Gloria J. Wilson is an Assistant Professor of Art and Visual Culture Education at the University of Arizona. Also an artist and public scholar, she has presented her research nationally and internationally highlighting the intersections of racial identity and arts participation and equity in (arts) education. Most recently her scholarship uses arts-based research approaches (auto-/duo-/trio-ethnographies) to examine and represent the lives of women of color scholars in art education. Before returning to complete her PhD at the University of Georgia, Gloria taught visual art in secondary environments for 13 years. She has been the recipient of a Fulbright award to study art, education and culture in Tokyo and Ogi Saga, Japan and has presented workshops exploring creative thinking dispositions for Harvard Graduate School of Education’s Project Zero. Gloria has also been an invited artist/speaker for Spelman College’s Museum of Art BLACK BOX series and Nashville's Belcourt Theater Science on Screen speaker series.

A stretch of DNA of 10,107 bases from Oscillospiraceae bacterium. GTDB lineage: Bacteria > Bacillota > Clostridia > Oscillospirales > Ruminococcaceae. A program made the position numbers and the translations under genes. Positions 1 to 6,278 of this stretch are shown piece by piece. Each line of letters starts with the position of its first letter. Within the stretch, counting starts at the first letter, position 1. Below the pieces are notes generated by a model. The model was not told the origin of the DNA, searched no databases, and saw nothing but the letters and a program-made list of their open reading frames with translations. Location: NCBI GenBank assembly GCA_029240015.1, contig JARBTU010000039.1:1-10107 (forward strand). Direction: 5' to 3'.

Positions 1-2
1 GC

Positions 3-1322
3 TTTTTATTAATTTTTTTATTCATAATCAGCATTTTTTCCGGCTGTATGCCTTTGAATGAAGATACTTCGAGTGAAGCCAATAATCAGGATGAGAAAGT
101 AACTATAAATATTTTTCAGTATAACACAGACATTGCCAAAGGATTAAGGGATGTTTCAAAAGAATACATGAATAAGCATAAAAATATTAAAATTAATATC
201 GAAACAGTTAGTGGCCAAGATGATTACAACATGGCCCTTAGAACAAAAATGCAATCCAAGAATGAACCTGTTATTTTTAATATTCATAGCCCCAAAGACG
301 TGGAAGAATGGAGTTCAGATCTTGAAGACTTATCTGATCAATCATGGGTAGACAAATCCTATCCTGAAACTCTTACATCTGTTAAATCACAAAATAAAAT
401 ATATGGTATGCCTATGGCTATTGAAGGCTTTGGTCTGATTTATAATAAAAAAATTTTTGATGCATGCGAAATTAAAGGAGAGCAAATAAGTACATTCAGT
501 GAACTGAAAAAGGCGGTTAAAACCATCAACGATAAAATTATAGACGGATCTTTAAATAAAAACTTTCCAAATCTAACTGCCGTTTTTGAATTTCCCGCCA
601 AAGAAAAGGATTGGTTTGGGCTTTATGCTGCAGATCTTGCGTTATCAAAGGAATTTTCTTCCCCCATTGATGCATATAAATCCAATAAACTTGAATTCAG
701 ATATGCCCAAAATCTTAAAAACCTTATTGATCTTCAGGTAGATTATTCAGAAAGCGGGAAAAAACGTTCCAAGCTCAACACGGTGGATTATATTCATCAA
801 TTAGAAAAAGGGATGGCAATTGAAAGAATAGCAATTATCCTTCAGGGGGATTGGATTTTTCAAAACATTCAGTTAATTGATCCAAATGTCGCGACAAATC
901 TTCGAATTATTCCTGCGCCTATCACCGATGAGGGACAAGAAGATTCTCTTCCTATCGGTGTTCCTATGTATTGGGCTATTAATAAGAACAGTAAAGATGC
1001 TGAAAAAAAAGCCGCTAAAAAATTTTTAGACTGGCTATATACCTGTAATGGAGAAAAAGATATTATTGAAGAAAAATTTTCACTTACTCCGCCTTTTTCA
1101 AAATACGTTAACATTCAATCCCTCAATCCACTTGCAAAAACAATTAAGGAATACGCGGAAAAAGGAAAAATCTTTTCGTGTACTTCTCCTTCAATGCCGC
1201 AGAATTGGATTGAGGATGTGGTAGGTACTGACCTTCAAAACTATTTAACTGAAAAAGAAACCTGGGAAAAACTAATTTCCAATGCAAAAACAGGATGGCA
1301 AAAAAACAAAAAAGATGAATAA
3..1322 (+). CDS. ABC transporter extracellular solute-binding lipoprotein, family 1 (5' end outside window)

She currently serves on editorial review boards for the Art Education journal and The Journal of Social Theory in Art Education. As the Pre-service representative of NAEA's PLR, she remains committed to research in pre-service contexts and providing support for K-12 students and the community. Her outreach has positioned her in leadership roles such as Art Program Director for the Athens/Clarke County Migrant Education Program, appointed member of NAEA's National Task Force on Equity, Diversity and Inclusion (2018-19), and member of The Nashville Arts Commission Racial Equity in Arts Leadership (REAL) 2017-18 co-hort. She facilitates recurring racial equity/arts-based workshops for in-sevice art teachers and the broader public at the High Museum of Art, Atlanta GA and The Albany Museum of Art, Albany, GA.
Her current research, art-making, and pedagogical practices are grounded in critical arts-based inquiry with aims to advance contemporary theories in art education and critically interrogate aesthetic culture as a means to awaken the potential for social transformation.